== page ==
In A.Y.S.A Youth Soccer Assn. v. Canada Revenue Agency, the Supreme Court of Canada blocked a long-shot attempt to radically expand the residual head of charitable classification at common law.
The association, a corporation without share capital incorporated under Part II of the former Canada Corporations Act, sought registration as a charitable organization under the Income Tax Act but was refused. The corporation appealed that refusal to the Federal Court of Appeal, which dismissed the appeal. On further appeal, the Supreme Court of Canada unanimously dismissed the appeal. Justice Rothstein, writing for the majority, found that the association was not a charity at common law. Justice Abella also dismissed the appeal for separate reasons, which were narrower than the majority's reasons and will not be dealt with here.
(b) Legislative Scheme
The Act distinguishes between registered charities and non-profit organizations. Both are exempt from paying tax. However, unlike NPOs, registered charities are able to issue charitable tax receipts to contributors to the charities, entitling those contributors to tax credits in respect of the contributions made. Registered charities may, in turn, be divided into charitable organizations (which is the category that the association aspired to) and charitable foundations (which may be either public or private).
The Act defines a charitable organization as an organization, whether or not incorporated, all of the resources of which are devoted to charitable activities carried out by the organization itself and no part of the income of which is payable to, or otherwise available for, the personal benefit of any member, trustee or settlor. If an organization devotes substantially all (that is, at least 90%) of its resources to charitable activities and devotes part of its resources to political activities that are ancillary to its charitable activities, and those political activities do not include the direct or indirect support of, or opposition to, any political party or candidate for public office, the organization is considered to be devoting that part of its resources to charitable activities carried on by it.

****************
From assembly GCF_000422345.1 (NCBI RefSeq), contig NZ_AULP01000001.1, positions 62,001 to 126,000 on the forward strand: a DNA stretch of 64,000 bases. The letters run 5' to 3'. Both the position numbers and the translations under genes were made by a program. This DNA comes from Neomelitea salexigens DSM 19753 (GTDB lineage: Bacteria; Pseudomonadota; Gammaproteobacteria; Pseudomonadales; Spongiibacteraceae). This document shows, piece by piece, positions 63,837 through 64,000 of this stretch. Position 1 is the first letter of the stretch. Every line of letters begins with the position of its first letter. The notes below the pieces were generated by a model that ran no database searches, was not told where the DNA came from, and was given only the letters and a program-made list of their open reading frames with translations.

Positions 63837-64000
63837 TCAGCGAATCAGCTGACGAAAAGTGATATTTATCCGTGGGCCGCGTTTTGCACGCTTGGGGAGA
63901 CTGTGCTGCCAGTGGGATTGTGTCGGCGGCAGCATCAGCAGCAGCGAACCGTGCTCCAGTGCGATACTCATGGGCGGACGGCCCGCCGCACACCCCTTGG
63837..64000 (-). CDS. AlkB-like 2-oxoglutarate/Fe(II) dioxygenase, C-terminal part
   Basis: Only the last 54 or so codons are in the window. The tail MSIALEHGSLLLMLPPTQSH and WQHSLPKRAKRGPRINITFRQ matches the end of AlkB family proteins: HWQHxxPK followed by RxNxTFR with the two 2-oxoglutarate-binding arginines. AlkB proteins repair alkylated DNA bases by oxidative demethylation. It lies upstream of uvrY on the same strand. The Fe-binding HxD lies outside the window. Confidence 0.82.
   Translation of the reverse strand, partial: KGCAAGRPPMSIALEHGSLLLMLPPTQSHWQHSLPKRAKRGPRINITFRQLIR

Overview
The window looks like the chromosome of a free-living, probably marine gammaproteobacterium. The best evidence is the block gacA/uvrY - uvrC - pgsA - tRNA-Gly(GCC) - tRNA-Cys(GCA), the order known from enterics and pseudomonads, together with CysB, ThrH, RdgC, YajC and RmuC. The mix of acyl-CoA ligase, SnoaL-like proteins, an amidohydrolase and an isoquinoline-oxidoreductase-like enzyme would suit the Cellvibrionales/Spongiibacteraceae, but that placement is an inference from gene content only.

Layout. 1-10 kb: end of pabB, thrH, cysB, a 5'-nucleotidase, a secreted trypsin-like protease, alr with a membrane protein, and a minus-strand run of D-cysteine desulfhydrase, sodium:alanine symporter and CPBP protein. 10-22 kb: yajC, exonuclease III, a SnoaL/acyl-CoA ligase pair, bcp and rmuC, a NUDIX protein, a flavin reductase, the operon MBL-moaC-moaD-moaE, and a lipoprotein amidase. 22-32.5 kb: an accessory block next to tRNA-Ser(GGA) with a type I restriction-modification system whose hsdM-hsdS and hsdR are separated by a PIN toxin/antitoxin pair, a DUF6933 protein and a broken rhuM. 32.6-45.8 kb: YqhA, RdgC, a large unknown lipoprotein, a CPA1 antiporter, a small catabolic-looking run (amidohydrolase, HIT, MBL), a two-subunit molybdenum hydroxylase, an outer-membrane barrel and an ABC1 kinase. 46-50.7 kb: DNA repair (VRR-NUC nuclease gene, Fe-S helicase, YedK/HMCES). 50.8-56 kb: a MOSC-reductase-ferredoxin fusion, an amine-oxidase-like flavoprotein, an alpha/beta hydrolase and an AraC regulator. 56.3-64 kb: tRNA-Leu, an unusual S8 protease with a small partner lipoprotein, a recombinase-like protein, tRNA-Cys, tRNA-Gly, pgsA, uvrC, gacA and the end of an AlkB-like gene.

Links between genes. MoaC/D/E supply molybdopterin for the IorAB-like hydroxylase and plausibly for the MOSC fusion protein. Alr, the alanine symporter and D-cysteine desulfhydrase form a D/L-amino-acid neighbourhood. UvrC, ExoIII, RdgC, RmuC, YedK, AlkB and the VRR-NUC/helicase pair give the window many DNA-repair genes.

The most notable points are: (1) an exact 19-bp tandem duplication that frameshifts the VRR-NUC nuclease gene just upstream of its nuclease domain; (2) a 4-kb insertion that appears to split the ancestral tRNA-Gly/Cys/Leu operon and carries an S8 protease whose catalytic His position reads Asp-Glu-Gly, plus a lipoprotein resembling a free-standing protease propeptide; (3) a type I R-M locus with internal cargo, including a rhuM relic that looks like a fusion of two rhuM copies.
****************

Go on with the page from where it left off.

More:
The enduring rulings of the Court may be summarized as follows:
● The Act impliedly relies on the common law to define the meaning of charity, which defines charities under one of four heads, namely: (i) relief of poverty; (ii) advancement of education; (iii) advancement of religion; and (iv) other purposes beneficial to the community not falling under the other heads, which the law recognizes as charitable or that are a reasonable extension or analogy to accepted charitable purposes.
● When courts consider expanding the scope of charity, they must consider whether what is being proposed is an incremental change or one with complex ramifications, that would be best left to Parliament.
● Sport, if ancillary to another recognized charitable purpose such as education, can be charitable, but sport in itself is not charitable. For example, Canada Revenue Agency acknowledges as charitable horseback riding for children with disabilities or sports camps for children living in poverty.
● Just because an activity or purpose happens to have a beneficial by-product (such as physical fitness and diversion from anti-social activities) that is insufficient, in and of itself, to make it charitable.
● It is imperative to preserve the distinction that the Act makes between charitable and non-profit organizations. Under the Act, not all non-profit social welfare activities will be charitable. Therefore, the scheme of the Act does not support a wide expansion of the definition of charity.
● Sports and recreation organizations made up 21% of all non-profit organizations in Canada. The Court agreed that the potential recognition of these organizations as charities (able to issue tax receipts) could have a significant effect on the income tax system. The Court stated that this change would be closer to wholesale reform than incremental change, and is best left to Parliament.
3. Key Observations
A.Y.S.A signals that any judicial expansion of the fourth head of recognized charitable purposes, which is the residual category, will continue to be incremental and case-by-case and not a wholesale reform. The potential loss of revenue from an expanded pool of issuers of charitable tax receipts requires a legislative decision, not a judicial fiat.